Two previous studies warming either the hands and forearms only31 or hands and feet only30 concluded that this method is ineffective. However, when arms, forearms, lower legs, and feet were immersed in 42 or 45°C water, very impressive warming rates were seen (6.1 and 9.9°C·hr−1, respectively).32Because of technical limitations, this method may not be practical for field use or in small transport vehicles; however, it was adopted by the Royal Danish Navy in 1970 for use on ships.54 As a precaution against burns, the safest application of this method may be to start with 42°C water and gradually increase it to only 44°C.
In a related procedure, Grahn et al55 applied negative pressure to enhance arteriovenous anastomoses warming in hypothermic (Tco = 34.8°C) postoperative patients recovering from general anesthetics. They applied a water-perfused blanket (45–46°C) to a single forearm and hand that had been placed in a subatmospheric pressure environment (−30 to −40 mm Hg). This method resulted in a 10-fold increase in rewarming rate (13.6 °C·hr−1 over 5–15 minutes) compared with external warming only (1.4 °C·hr−1). This promising methodology has been applied to 4 hypothermic Norwegian soldiers (tympanic temperature [Tty] = 35–36.2°C measured by infrared thermometer) reporting to a field hospital after prolonged exposure to a cold environment.56 Negative pressure heating caused rapid cessation of shivering, increased thermal comfort, and abruptly increased Tco to normal values within 15 minutes. There were no comparisons with control treatments conducted in other patients, but the results seem promising for victims rendered mildly hypothermic because of environmental exposure. Not all results from the use of this technique have been positive. Smith et al57 showed no difference in warming efficacy between negative pressure warming and standard surface warming in postanesthesia care unit patients. We have applied this methodology to hypothermic subjects (Tco = 35°C) after cold-water immersion and found no rewarming benefits compared with spontaneous warming, both in shivering subjects and those in whom shivering was inhibited with meperidine. The discrepancy in results may be caused by the much greater overall cooling of the water-immersed subjects compared with the postoperative patients and cold-air–exposed soldiers. The greater cooling, and thus greater integrated cold thermal signal to the thermoregulatory center, might make it more difficult to overcome the cold-induced closing of the arteriovenous anastomoses.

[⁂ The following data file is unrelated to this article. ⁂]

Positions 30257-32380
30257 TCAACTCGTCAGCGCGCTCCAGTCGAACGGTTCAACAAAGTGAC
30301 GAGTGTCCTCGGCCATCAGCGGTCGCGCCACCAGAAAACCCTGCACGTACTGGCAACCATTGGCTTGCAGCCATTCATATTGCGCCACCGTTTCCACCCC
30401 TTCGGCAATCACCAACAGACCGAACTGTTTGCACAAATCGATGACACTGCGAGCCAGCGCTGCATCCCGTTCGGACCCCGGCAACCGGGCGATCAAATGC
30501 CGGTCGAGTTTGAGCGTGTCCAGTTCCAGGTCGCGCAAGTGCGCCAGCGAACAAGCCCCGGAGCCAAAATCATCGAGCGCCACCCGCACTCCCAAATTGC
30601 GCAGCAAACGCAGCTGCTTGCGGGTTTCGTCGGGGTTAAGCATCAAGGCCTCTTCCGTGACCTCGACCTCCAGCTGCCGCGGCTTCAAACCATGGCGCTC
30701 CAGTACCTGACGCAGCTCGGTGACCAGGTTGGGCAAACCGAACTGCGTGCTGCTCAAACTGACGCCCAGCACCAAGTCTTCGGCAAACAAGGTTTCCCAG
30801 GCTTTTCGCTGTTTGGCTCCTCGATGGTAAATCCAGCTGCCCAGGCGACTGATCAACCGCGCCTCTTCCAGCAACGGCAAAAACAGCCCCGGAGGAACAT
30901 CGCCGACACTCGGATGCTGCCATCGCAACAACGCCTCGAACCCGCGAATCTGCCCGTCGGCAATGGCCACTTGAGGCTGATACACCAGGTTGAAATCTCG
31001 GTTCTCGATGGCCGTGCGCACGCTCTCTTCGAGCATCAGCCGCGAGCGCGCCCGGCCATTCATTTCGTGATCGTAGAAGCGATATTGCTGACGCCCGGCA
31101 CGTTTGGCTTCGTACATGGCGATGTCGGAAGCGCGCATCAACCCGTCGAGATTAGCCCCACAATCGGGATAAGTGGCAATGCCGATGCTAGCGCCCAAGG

General care Return to Top
In conclusion, Figure 3 provides an algorithm for first aid prehospital care of the hypothermic patient. In all cases, patients should be treated gently, removed from the cold stress, and have wet clothing removed; if the patient is moderately to severely hypothermic, clothes should be cut off to minimize movement. Care should then be taken to insulate and provide a vapor barrier, if possible, to minimize conductive/convective and evaporative heat loss, respectively. If responsive and shivering vigorously, the patient should rewarm spontaneously; however, exogenous external heating could be instituted in any condition.
One of the most difficult decisions in the field is whether or not to start cardiopulmonary resuscitation (CPR).58 At very low core temperatures, it may be difficult to confirm ventilation or cardiac activity, and initiation of CPR on someone with diminished but viable cardiac function will likely trigger ventricular fibrillation. If respiration cannot be detected, a short period of ventilation should be initiated with care not to cause hyperventilation. This increased oxygenation may improve cardiac function to the point where it can be detected. At this point, a concerted effort should be made to feel a carotid pulse (ie, 60 seconds). If pulse or breathing still cannot be detected, it may be assumed that there is no cardiac function, and CPR should be initiated with standard procedures.
Finally, the balance of factors (time of transport vs more advanced medical facilities) is something that should be considered when transport decisions are made. It may be advantageous to transport the more severely hypothermic cases to more advanced care facilities, even though transport time may be greater.
References Return to Top
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*Corresponding author: Gordon G. Giesbrecht, PhD, Laboratory for Exercise and Environmental Medicine; Health, Leisure and Human Performance Research Institute, University of Manitoba, 211 Max Bell Centre, Winnipeg, Manitoba, Canada, R3T 2N2 (E-mail: email@example.com).
Figures Return to Top
Click on thumbnail for full-sized image.
Figure 1. Criteria for classification of hypothermia.
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Figure 2. Schematic representation of relative effectiveness of various types of rewarming protocols for shivering and nonshivering patients.
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Figure 3. First aid prehospital care of the hypothermic victim.